5. “La fleur que tu m’avais jetée” (“The flower that you tossed to me”) Having just been released from prison, Don José has traveled to the tavern to find Carmen, where he tells her of his obligation to return to service. This infuriates Carmen, who begs him to instead follow her to the mountains. Don José then sings about how he has saved the flower that she threw to him when they first met. The aria begins with the “fate” motif played by the English horn; the same theme that was heard at the end of the overture. The placement of this theme directly before Don José begins to sing implies that it was destiny that led him to meet Carmen, and is an example of using music as a storytelling device.
6. “Je dis que rien ne m’épouvante” (“I say that nothing can frighten me”) Micaëla is traveling to the mountains in search of Don José with the intention of convincing him to return home. She is afraid, but also very determined, and prays for the courage to continue. This is Micaëla’s only aria in the opera, and a prime example of the extent to which a character can be represented by the music they sing. The mood of this aria is completely different than that of any of the music Carmen sings, which is indicative of how dissimilar the two women are. Micaëla sings of the courage she will need when facing Carmen, who has bewitched her beloved Don José. The aria starts off quite timid, with the tempo and dynamics increasing as Micaëla gains strength and conviction in her quest, and ends with a gentle plea for God to protect her and give her courage.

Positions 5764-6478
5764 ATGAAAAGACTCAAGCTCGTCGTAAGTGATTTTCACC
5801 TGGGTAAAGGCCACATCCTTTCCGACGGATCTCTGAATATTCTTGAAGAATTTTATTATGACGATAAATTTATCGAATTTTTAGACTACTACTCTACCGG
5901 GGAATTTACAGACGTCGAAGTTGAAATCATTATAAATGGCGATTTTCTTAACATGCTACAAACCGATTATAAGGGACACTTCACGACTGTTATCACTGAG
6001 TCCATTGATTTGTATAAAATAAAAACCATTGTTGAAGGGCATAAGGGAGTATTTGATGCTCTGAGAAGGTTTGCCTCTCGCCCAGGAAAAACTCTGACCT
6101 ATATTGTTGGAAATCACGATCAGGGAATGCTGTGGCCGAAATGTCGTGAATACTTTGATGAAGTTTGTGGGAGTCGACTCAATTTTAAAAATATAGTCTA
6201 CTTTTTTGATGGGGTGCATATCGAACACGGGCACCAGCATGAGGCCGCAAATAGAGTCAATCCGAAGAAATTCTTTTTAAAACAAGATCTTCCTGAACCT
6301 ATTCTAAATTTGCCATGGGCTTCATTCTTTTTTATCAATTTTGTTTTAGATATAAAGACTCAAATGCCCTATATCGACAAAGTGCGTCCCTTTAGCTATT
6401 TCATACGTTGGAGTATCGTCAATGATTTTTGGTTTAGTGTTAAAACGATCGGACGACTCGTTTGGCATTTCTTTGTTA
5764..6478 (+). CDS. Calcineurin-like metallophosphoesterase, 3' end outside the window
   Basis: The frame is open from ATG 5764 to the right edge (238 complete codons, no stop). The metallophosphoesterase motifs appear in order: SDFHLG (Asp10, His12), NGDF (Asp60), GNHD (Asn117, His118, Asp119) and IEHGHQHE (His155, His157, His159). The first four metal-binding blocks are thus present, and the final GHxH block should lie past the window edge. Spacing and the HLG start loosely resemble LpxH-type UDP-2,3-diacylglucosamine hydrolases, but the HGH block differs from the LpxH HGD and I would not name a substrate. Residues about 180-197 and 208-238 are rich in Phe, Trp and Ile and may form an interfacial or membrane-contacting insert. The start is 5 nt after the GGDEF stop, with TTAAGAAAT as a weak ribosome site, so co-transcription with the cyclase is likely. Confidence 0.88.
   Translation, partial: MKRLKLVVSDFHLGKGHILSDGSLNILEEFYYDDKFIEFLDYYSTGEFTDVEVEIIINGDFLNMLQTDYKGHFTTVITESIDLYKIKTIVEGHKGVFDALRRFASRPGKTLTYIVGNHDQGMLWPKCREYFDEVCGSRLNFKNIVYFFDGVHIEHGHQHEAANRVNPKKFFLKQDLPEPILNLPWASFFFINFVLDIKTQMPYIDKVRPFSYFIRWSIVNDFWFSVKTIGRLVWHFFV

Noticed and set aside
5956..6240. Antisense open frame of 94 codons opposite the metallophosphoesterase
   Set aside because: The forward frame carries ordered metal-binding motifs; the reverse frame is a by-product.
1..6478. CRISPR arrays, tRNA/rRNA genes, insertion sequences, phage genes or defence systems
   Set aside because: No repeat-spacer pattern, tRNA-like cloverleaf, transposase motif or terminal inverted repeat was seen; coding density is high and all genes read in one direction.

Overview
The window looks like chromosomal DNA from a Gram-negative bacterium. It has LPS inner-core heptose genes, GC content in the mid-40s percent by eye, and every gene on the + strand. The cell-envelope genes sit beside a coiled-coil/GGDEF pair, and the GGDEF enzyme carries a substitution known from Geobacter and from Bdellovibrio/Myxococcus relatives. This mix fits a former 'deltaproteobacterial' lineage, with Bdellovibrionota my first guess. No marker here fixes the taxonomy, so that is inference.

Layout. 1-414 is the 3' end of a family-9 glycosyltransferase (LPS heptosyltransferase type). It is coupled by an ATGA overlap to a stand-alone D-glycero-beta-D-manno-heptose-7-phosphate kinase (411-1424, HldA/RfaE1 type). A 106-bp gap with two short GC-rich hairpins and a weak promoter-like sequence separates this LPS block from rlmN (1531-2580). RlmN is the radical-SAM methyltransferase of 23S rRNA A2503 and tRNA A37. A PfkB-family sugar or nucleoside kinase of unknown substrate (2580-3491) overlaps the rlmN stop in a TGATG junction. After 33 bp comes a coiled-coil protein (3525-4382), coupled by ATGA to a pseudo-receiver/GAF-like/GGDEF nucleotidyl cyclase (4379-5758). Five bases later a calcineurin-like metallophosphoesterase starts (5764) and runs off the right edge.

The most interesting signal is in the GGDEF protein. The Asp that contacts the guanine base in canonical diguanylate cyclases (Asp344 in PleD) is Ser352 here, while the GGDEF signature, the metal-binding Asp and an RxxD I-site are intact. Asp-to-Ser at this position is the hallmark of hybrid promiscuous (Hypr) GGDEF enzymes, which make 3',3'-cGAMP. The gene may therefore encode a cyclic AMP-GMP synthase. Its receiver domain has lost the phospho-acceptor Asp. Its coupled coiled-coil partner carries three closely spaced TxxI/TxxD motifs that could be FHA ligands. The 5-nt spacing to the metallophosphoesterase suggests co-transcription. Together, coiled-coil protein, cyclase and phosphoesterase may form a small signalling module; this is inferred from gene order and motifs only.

7. “Les voici, voici le quadrille!” (“Here they are, here’s the quadrille!”) A large crowd of spectators has gathered and excitedly awaits the procession of the bull fighters and Escamillo. This section begins quietly as members of the crowd sing the words “Les voici!” (“Here they are!”); this text is sung numerous times throughout the chorus as the excitement builds. The entrance of the toreadorsis marked with a cymbal crash and a reprise of the lively music that was heard at the beginning of the overture. To achieve the effect of a large crowd of people who are all talking excitedly, Bizet divides up the chorus and has them take turns singing about different aspects of the procession. When Escamillo finally enters, the crowd once again sings the theme from the Toreador Song.
What did Bizet think of the competition – the other composers of his era?